And when the footman returned he said, Master will see you.

Then Jack was conducted into a rich furnished room,
And to Mr Brooksby he told his errand very soon,
While his honest heart, with fear, didn't quake,
Saying, Mr Brooksby, you gave me a sovereign yesterday in a mistake.

Why, surely I have seen you before, said Mr Brooksby;
Yes, Sir, replied Jack Honest, bowing very politely;
Then what is your name, my honest lad? Asked Mr Brooksby;
John Honest, sir, replied Jack, right fearlessly.

The, my brave lad, you are Honest by name, and honest by nature,
Which, really, you appear to be in every feature,
But, I am afraid, such boys as you are very few,
But, I dare say, your mother has taught you.

Then Jack laid the sovereign down on the table before Mr Brooksby;
But Mr Brooksby said, No! my lad, I freely give it to thee;
Then Jack said, Oh, sir, I'm obliged to you I'm sure,
Because, sir, this money will help my mother, for she is poor.

Mrs Brooksby came to see Mrs Honest in a few days,
And for Jack's honesty she was loud in praise;
And she took Jack into her service, and paid him liberally,
And she gave Mrs Honest a house, for life, rent free.

Now, I must leave Jack Honest and his mother in fresh found glory,
Hoping my readers will feel interested in this story,
And try always to imitate the hero-- Jack Honest--
And I'm sure they will find it the safest and the best!

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Submitted on May 13, 2011

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William Topaz McGonagall

William Topaz McGonagall (March 1825 – 29 September 1902) was an Irish weaver, poet and actor who lived in Scotland. He won notoriety as an extremely bad poet who exhibited no recognition of, or concern for, his peers' opinions of his work. He wrote about 200 poems, including "The Tay Bridge Disaster" and "The Famous Tay Whale", which are widely regarded as some of the worst in English literature. Groups throughout Scotland engaged him to make recitations from his work, and contemporary descriptions of these performances indicate that many listeners were appreciating McGonagall's skill as a comic music hall character. Collections of his verse remain popular, with several volumes available today. McGonagall has been lampooned as the worst poet in British history. The chief criticisms are that he was deaf to poetic metaphor and unable to scan correctly. His only apparent understanding of poetry was his belief that it needed to rhyme. McGonagall's fame stems from the humorous effects these shortcomings are considered to generate in his work. Scholars argue that his inappropriate rhythms, weak vocabulary, and ill-advised imagery combine to make his work amongst the most unintentionally amusing dramatic poetry in the English language. His work is in a long tradition of narrative ballads and verse written and published about great events and tragedies, and widely circulated among the local population as handbills. In an age before radio and television, their voice was one way of communicating important news to an avid public. more…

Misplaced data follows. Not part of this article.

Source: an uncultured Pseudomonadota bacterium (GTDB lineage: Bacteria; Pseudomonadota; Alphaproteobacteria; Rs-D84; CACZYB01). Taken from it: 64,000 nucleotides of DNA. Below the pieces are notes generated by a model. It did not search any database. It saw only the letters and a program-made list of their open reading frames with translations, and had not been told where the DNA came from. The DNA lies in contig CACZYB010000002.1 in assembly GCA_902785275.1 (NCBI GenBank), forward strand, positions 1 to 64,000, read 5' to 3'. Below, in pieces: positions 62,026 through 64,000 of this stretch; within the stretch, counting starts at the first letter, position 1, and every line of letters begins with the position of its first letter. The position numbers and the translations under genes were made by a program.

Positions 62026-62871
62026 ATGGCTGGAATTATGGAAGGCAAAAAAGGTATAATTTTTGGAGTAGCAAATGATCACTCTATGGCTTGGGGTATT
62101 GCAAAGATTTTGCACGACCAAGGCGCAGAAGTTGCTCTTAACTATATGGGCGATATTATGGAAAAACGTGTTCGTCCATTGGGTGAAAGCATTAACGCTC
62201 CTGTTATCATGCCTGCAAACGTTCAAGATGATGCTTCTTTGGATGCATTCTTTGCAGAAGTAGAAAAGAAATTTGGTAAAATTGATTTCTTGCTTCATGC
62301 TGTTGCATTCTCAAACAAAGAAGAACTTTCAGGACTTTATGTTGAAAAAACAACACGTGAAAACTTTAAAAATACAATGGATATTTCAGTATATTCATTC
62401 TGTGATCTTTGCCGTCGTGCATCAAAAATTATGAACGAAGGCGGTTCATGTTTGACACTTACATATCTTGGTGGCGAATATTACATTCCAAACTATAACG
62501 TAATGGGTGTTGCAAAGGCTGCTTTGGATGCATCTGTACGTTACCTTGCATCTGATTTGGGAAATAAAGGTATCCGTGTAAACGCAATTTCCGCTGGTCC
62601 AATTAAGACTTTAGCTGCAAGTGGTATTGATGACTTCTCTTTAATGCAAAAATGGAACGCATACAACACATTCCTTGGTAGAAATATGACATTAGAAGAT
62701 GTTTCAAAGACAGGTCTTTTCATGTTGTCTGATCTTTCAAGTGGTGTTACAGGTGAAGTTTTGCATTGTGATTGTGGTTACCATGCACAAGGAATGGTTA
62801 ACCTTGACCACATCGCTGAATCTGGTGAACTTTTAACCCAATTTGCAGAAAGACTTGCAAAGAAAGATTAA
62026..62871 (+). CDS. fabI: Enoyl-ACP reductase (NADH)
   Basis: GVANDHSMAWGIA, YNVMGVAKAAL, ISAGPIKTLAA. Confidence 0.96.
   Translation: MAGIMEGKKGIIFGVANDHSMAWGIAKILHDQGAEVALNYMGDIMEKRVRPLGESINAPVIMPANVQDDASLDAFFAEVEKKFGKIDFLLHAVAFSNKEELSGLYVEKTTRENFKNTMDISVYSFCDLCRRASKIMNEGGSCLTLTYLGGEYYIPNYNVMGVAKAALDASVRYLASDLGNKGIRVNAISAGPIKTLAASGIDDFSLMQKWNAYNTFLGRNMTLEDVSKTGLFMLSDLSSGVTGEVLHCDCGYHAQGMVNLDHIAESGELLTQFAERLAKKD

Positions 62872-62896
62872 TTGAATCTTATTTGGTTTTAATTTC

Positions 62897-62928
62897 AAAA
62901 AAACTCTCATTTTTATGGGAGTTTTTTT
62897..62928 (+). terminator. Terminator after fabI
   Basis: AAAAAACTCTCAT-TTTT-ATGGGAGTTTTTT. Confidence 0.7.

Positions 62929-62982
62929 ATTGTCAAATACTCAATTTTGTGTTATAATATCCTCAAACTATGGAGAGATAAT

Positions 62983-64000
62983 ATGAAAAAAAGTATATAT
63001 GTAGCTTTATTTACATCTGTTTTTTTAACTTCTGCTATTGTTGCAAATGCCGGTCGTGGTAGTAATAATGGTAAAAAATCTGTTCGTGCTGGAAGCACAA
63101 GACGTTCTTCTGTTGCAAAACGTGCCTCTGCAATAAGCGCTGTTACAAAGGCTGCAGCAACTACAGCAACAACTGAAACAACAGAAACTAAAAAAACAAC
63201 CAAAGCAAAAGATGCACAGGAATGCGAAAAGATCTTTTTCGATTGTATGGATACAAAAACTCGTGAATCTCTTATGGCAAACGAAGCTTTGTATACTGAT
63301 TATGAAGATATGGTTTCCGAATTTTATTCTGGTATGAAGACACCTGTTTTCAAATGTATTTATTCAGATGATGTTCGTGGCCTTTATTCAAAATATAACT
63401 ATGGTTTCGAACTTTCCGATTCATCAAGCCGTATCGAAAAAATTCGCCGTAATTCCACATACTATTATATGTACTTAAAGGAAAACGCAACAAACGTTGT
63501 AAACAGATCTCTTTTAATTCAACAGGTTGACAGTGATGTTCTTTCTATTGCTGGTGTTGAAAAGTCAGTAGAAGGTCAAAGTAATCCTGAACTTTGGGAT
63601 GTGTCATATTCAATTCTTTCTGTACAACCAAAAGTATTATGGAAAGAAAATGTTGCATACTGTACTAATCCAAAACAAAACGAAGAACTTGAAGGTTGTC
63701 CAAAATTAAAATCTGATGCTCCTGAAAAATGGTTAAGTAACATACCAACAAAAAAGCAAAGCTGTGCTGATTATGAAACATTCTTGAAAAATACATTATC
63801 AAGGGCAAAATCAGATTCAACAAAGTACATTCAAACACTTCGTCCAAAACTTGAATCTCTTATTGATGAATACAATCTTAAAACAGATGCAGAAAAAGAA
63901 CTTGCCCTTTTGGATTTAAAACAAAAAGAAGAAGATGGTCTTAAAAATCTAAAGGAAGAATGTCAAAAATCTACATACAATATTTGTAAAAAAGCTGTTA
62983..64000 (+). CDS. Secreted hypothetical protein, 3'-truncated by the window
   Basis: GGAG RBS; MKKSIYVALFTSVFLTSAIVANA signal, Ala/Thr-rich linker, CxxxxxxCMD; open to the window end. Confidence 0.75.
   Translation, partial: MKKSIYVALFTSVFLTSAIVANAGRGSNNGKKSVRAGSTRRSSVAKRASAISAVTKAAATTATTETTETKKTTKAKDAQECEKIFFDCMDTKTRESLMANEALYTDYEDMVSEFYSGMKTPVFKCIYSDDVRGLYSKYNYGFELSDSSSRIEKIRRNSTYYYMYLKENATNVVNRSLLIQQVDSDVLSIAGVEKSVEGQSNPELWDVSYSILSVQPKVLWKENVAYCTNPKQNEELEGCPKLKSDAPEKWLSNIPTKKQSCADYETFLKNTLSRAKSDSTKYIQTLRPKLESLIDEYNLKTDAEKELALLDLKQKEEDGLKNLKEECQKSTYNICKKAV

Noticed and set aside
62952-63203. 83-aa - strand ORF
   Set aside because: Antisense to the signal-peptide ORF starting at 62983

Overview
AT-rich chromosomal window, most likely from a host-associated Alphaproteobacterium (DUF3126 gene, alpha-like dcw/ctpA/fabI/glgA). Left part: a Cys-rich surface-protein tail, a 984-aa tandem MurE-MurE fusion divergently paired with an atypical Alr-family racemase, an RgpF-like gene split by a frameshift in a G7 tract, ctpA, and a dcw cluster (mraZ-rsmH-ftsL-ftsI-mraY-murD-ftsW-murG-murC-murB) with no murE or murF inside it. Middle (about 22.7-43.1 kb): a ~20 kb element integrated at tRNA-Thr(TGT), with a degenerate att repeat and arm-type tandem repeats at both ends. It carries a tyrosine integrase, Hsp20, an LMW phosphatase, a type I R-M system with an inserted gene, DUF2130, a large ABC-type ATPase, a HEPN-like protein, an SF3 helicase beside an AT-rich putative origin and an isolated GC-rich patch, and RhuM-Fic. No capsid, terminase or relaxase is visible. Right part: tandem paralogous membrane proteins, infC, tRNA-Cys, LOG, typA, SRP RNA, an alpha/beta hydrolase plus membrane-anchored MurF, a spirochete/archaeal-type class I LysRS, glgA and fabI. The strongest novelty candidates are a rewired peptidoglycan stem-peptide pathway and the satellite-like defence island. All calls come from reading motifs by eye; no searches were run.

All William Topaz McGonagall poems | William Topaz McGonagall Books